12 Don t Be a Defendant Chapter 12 result, Comment 7 seems to give good cover to the lawyer who undertook a risky case and got a quick and overly generous recovery. However, Comment 7 also seems to suggest ethical traps for the lawyer at the front end of the relationship. What happens, for example, if a lawyer is offered a case that does not have Comment 7 s many uncertainties and contingencies? What is a reasonable fee when the client sitting across from the lawyer has a case with what appears to be clear liability and unassailable damages in the millions? Comment 7 seems to suggest that a lawyer should take these facts into consideration and, therefore, set a lower contingent fee because of the circumstances at the time the fee arrangement was made. All lawyers know, of course, that what appears clear and certain in a first meeting may very well prove to be less than clear and certain at the courthouse. Is it fair to clients, however, to use the apparent uncertainty and high risk in a case to justify a higher contingent fee, but then not use the apparent lack of uncertainty to justify a lower contingent fee? Comment 7 suggests to me that this would not be fair. There is another practice that bears upon whether a contingent fee is unconscionable in the context of this risk and uncertainty evaluation. That is the practice of lawyers dropping any case where the risk factors do not end up supporting recovery. Imagine, for example, that a lawyer signs up two cases on a contingent fee, each with good facts and good damages. The standard justification for the contingent fee is that the lawyer might win one and lose one, so the winner has to pay for the time and expense invested in the loser. In the real world, however, what happens when a lawyer learns that, for example, one of the cases turns out to be a case with no insurance? That case is usually kicked to the curb and the lawyer proceeds with the good case where the uncertainties and contingencies are controllable and favor recovery. These situations concern not only other members of the bar, but politicians interested in killing contingent fees in the next wave of tort reform. Unconscionability Issues 1. Honestly evaluate the risks of the case. If you have a client injured by an uninsured drunk driver, whose only recovery will be on her own uninsured motorist policy, send a demand letter and secure the client that money without charging a fee. 2. Be wary of ratcheting contingencies, when you control the ratchet. If you agree to a lower fee if a case is settled before suit is filed, use reasonable efforts to settle the case before suit is filed and confer with the client before filing suit, as opposed to simply ratcheting your fee up unilaterally Explain the conflicts of both contingency and hourly fees to the client. Tell the client it is usually in their best interest to pay an hourly fee and encourage them to do so if they can. Remember, the case you want on a contingent fee is the very one on which the client should pay hourly: the client should know that before signing a contract with you. 4. If you are going to charge more than the industry standard of one-third, be prepared to defend your fee, both to the client and a court, by reference to the factors set out in Rule 1.04 of the Texas Rules of Professional Conduct. 5. Never take more than the client. Settlements which provide for a contingent fee plus expenses can result in the lawyer getting more money from the settlement than the client. It just violates some gut level instinct for the lawyer to get more money than the client out of a settlement and most juries agree. 6. At the time of closing, explain to your client that they have the right to challenge your fee as excessive. After all, your contract with the client is only enforceable if it is reasonable and you should tell the client so. C. The Remedy of Fee Forfeiture When the lawyer breaches his fiduciary duty, the lawyer may also be liable to the client for a forfeiture of all or part of all fees and compensation earned. Burrow v. Arce, 997 S.W. 2d 229 (Tex. 1999). This case arose out of the explosions at a Phillips 66 chemical plant in 1989 that killed twenty-three workers and injured hundreds of others. A number of wrongful death and personal injury lawsuits were filed, including one on behalf of some 126 plaintiffs filed by the Umphrey Burrow law firm in Beaumont. The case settled for approximately $190 million out of which the attorneys received a contingent fee of more than $60 million. Id. at 232 After the settlement, 49 plaintiffs sued the attorneys alleging professional misconduct and demanding forfeiture of all fees the attorneys received. The plaintiffs alleged that the attorneys in violation of rules governing their professional conduct, solicited business through a lay intermediary, failed to fully investigate and assess individual claims, failed to communicate offers received and demands made, entered into an aggregate settlement with Phillips of all plaintiffs claims without plaintiffs authority or approval, agreed to limit their law practice by not representing others involved in the same incident, and intimidated and coerced their clients into accepting the settlement. The trial court granted summary judgment for the attorneys on the ground that the settlement of plaintiffs claims in the Phillips accident suit was fair and reasonable, so plaintiffs had therefore suffered no actual damages as a result of any misconduct by the attorneys, and absent actual damages plaintiffs were not entitled to a forfeiture of any of the attorneys fees. The trial court conceded that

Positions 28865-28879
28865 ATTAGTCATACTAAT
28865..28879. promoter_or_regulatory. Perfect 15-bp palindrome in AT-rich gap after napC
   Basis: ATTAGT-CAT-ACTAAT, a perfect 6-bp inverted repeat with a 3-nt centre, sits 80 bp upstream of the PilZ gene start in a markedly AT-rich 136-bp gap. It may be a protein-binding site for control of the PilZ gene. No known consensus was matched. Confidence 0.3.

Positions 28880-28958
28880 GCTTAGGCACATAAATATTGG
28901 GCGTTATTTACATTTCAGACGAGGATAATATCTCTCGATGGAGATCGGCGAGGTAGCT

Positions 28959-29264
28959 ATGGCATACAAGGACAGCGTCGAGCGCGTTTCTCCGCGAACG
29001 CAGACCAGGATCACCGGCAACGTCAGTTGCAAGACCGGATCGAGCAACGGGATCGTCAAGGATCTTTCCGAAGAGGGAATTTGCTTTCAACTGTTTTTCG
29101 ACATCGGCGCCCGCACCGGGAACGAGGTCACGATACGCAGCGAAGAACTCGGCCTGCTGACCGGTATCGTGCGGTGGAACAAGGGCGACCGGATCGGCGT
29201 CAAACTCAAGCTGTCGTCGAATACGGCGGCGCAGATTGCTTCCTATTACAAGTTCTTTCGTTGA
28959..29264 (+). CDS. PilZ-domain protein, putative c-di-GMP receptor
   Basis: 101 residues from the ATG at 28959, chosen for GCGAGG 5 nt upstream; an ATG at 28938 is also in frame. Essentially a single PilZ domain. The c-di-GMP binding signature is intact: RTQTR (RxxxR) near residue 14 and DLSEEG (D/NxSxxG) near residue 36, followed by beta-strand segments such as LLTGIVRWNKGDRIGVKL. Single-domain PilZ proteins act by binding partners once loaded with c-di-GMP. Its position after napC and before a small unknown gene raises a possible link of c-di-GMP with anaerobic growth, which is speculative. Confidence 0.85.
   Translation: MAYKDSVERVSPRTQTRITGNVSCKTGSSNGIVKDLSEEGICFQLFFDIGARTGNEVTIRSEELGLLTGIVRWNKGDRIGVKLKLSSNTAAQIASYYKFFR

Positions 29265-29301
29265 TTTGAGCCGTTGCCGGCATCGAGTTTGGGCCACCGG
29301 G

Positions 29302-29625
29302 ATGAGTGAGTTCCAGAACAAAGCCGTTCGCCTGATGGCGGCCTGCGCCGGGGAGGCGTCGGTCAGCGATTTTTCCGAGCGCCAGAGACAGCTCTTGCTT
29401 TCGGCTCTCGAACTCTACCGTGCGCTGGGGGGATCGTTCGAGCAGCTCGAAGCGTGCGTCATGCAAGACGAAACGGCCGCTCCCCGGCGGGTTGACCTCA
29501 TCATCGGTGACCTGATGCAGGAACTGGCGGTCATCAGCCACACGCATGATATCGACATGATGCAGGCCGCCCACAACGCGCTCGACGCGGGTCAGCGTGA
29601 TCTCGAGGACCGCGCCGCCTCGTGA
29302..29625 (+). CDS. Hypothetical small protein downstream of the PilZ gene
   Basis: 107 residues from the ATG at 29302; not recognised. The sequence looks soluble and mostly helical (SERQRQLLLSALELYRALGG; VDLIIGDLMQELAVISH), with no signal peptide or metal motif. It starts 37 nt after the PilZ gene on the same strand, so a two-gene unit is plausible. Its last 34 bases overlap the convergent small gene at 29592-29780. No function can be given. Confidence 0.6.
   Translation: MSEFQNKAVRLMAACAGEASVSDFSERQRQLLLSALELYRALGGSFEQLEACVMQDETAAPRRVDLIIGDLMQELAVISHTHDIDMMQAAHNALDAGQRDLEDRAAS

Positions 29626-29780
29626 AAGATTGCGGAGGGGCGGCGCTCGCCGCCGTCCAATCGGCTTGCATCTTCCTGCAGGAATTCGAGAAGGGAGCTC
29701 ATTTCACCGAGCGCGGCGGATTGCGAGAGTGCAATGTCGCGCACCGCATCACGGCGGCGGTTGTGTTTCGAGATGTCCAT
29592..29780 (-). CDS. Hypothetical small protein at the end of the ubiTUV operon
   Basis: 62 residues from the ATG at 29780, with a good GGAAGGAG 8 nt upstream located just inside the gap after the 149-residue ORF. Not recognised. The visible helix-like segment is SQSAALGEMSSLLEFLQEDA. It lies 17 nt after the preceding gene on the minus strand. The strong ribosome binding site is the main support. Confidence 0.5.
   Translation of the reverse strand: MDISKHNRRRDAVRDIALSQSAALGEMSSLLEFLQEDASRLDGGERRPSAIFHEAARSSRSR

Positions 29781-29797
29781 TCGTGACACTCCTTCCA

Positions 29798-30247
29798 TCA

13 Don t Be a Defendant Chapter 12 factual disputes over whether the attorneys had engaged in any misconduct remained unresolved. Id. at 233. The Court of Appeals reversed the summary judgment and the Supreme Court affirmed that reversal. The Supreme Court held that forfeiture of fees is appropriate without regard to whether the breach of fiduciary duty resulted in damages to the client. It is the agent s disloyalty, not any resulting harm that violates the fiduciary relationship and thus impairs the basis for compensation. An agent s compensation is not only for specific results but also for loyalty. Removing the disincentive of forfeiture except when harm results would prompt an agent to attempt to calculate whether particular conduct, though disloyal to the principal, might nevertheless be harmful to the principal and profitable to the agent. The main purpose of forfeiture is not to compensate an injured principal, even though it may have that effect. Rather, the central purpose of the equitable remedy is to protect relationships of trust by discouraging agents disloyalty. Id. at 238 The Supreme Court went on to say: Fee forfeiture for attorney misconduct is not a windfall to the client. An attorney s compensation is for loyalty as well as services, and his failure to provide either impairs his right to compensation. While a client s motives may be opportunistic and his claims meritless, the better protection is not a prerequisite of actual damages but the trial court s discretion to refuse to afford claimants who are seeking to take unfair advantage of their former attorneys, the equitable remedy of forfeiture. Id. at 240 The Supreme Court adopted the standard set forth in 49 THE PROPOSED RESTATEMENT (THIRD) OF THE LAW GOVERNING LAWYERS as follows: The gravity and timing of the violation, its willfulness, its effect on the value of the lawyer s work for the client, any other threatened or actual harm to the client, and the adequacy of other remedies. To the factors listed in the Restatement, the Supreme Court added another factor that must be given equal weight in applying the fee forfeiture: the public interest of maintaining the integrity of the attorney-client relationship. Id. at 243 The Supreme Court went on to hold that when forfeiture of an attorney s fee is sought, a trial court must determine from the parties whether factual disputes exist that must be decided by a jury before the court can determine whether a clear and serious violation of duty has occurred, whether forfeiture is appropriate, and if so, whether all or only part of the attorney s fees should be forfeited. The factual disputes may include, without 7 limitation, whether or when the misconduct complained of occurred, the attorney s mental state at the time, and the existence or extent of any harm to the client. Once any necessary factual disputes have been resolved, the court must determine, based on the factors the court set out, whether the attorney s conduct was a clear and serious breach of duty to his client and whether any of the attorney s compensation should be forfeited, and if so, what amount. Most importantly in making these determinations, the court must consider whether forfeiture is necessary to satisfy the public s interest in protecting the attorney-client relationship. Id. at 246 Plainly, the Supreme Court has opened the door for parties to sue their attorneys for fee disgorgement when the lawyer s fiduciary duty to the client has been breached. D. The Terminated Attorney Under a Contingent Fee Contract the Mandell & Wright Rule Most Texas personal injury lawyers are familiar with Mandell & Wright v. Thomas, 441 S.W.2d 841 (Tex. 1969). The case is, however, often misunderstood. The holding of the Court can be summarized as follows: 1. A client has the right to fire an attorney at any time in the representation; 2. When the client terminates an attorney without good cause, the discharged attorney can still recover on his contingent fee contract; 3. When the client terminates the attorney for good cause, the attorney cannot recover on the contingent fee contract but may be allowed to recover under quantum meruit. Id. at 847 There is nothing in the decision that addresses the issue of what constitutes good cause or what happens if the lawyer withdraws instead of being terminated. Many lawyers assume that they can fire the client for good cause and keep their right to a contingent fee, but the Mandell decision does not say that. The Mandell decision also does not answer the question of what constitutes good cause for terminating a lawyer. Would it be good cause, for example, if the only lawyer familiar with the case leaves the firm for other employment? This is a common situation and law firms routinely claim that they have the right to assign another lawyer to the case. Is it good cause to fire a lawyer if the lawyer will not return phone calls or does not adequately explain the status of a case to a client? This is a complaint often heard by clients who fire their lawyers and who file grievances. The case law does not definitively answer these questions. The Mandell decision also fails to define what the lawyer fired for good cause would be entitled to receive under quantum meruit. Is the lawyer, for example, only entitled to compensation on an hourly basis, even though the lawyer may not have kept time records? If the lawyer